'Twas a gloomy eve in autumn,
Clouds o'er heaven lay dense and still;
And the sun no smile shed round him,
As he sank behind the hill.

All without seemed full of sadness.
Not a sound on earth or sky,
Save the wild wave's hollow murmur,
And the sea-fowls piercing cry.

In her tapestried princely chamber,
Lonely, uttering not a word,
Pensive sat the Lady Caithness
Brooding o'er her absent Lord.

And on the arrival of the survivor the poem proceeds—

I alone the sole survivor
Of our brave lamented band,
Bear thee home this precious charter,
Written with the Royal hand.

It restores thee all thy titles,
Every privilege and right;
'Twas the last deed of the monarch
Ere the trumpet blew to fight.

Worthless now to me and empty,
Said the lady with a sigh,
All the rank the world can give me,
All the honours 'neath the sky.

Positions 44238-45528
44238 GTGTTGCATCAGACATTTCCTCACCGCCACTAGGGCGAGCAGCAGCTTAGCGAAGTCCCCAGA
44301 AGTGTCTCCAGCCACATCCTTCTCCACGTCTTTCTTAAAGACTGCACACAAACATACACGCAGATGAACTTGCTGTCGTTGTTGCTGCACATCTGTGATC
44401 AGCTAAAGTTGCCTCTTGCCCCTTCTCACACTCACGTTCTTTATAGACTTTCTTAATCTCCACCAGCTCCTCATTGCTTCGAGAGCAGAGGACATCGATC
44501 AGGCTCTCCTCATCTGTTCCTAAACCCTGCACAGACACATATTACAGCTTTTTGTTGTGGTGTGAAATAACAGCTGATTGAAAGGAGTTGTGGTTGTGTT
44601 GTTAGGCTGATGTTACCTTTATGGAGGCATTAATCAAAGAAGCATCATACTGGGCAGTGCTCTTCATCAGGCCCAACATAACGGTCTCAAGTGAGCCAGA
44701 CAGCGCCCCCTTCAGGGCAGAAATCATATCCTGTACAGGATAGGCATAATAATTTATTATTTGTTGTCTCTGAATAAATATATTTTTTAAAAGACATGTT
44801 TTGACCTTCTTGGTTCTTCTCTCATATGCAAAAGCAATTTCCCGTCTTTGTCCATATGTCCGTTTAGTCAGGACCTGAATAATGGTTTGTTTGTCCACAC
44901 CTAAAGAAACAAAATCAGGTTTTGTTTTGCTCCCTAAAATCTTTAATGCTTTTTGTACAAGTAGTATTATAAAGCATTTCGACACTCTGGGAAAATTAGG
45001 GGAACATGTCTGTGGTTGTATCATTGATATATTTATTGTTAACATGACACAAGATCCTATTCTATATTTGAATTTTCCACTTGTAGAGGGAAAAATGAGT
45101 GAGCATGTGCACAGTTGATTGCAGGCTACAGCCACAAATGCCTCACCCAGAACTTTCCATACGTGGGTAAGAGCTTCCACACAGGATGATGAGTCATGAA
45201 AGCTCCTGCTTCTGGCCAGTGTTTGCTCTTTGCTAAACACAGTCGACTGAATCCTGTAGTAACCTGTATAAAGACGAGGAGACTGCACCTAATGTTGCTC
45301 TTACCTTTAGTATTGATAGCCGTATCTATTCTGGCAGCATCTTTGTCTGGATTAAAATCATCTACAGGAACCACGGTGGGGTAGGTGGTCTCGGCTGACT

Then withdrawing from the chamber,
Whelmed in sorrow passing deep,
To her widowed couch she hurried,
There in solitude to weep.

The drum-head charter is said to be in the charter chest of the Earls of Fife, but this is exceedingly doubtful. It is believed that it remained in the possession of the Earls of Caithness until the death in 1766 of the Earl of Caithness named Alexander. The then Earl of Fife, being the son-in-law and executor of Alexander, is reported to have taken away the interesting document. The story of the "drum-head charter" is referred to by Pitcairn in his "Tales of the Scottish Wars." Sir James Balfour, the Lord Lyon, does not give the date of the alleged forfeiture, neither does he mention the cause that led to it.